MANHATTAN (CN) - A federal judge dismissed Holocaust survivors' class-action claim that the Republic of France and its railroad company stole thousands of Jews' property as they were being deported to Nazi-run concentration camps. "(T)he court concludes that the bounds of its jurisdiction are not coterminous with the moral force of Plaintiffs' claims,' U.S. District Judge Richard Sullivan wrote.
Judge Sullivan ruled: "(T)he Court finds that it lacks subject matter jurisdiction to adjudicate Plaintiffs' claims under the Foreign Sovereign Immunities Act ... and that, even if jurisdiction were proper, the case presents serious justiciability issues that make abstention appropriate. Accordingly, Defendants' motions to dismiss are granted."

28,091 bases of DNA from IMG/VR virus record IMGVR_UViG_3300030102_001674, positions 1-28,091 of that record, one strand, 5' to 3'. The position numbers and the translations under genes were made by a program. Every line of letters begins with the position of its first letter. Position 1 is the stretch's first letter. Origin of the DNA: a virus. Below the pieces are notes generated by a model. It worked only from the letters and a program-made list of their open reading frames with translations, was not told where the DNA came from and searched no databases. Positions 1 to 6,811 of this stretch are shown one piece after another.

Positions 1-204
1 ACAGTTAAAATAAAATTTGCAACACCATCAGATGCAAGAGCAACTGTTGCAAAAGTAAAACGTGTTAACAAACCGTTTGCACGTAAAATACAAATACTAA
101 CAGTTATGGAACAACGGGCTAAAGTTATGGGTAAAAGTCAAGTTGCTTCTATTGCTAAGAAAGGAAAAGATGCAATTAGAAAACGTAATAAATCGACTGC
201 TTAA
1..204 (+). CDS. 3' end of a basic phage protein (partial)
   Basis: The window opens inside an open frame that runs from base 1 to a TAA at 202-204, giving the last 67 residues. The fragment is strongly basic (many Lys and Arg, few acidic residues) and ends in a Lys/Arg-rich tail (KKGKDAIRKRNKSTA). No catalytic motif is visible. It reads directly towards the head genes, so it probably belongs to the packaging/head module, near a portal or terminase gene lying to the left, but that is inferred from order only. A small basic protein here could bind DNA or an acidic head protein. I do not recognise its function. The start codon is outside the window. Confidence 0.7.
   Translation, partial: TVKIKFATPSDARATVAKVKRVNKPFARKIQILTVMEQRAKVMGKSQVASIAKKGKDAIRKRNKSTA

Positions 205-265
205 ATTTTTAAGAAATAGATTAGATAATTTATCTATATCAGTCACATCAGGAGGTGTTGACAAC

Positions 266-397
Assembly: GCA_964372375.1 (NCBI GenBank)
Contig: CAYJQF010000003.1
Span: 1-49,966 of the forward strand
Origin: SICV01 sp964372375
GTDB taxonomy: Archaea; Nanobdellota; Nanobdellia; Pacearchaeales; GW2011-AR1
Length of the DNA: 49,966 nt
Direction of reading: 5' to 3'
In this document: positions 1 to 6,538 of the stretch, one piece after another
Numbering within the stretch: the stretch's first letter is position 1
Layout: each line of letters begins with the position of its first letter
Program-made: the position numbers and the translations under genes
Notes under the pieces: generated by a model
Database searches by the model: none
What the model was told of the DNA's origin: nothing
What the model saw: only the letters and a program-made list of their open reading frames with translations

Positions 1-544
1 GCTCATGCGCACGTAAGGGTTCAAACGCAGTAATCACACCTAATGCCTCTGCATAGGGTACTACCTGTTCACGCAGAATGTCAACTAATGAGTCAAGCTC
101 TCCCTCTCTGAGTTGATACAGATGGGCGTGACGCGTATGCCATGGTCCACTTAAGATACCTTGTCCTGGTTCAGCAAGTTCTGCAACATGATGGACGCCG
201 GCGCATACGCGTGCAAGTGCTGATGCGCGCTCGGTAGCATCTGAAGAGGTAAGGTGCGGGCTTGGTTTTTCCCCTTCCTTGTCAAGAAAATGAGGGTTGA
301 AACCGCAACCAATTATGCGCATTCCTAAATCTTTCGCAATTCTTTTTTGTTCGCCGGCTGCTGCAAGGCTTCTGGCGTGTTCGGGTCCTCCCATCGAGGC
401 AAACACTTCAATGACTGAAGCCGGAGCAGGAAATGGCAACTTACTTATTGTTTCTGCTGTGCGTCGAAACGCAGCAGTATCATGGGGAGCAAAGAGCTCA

Suing for the class of Holocaust deportees and their heirs, Lead plaintiff Mathilde Freund sued The Republic of France, the Société Nationale des Chemins de Fer Français, and the Caisses des Dépôts et Consignations.
Plaintiffs' lead counsel was Harriet Tamen. France's lead counsel was Jeremy Goldman Epstein with Shearman & Sterling.
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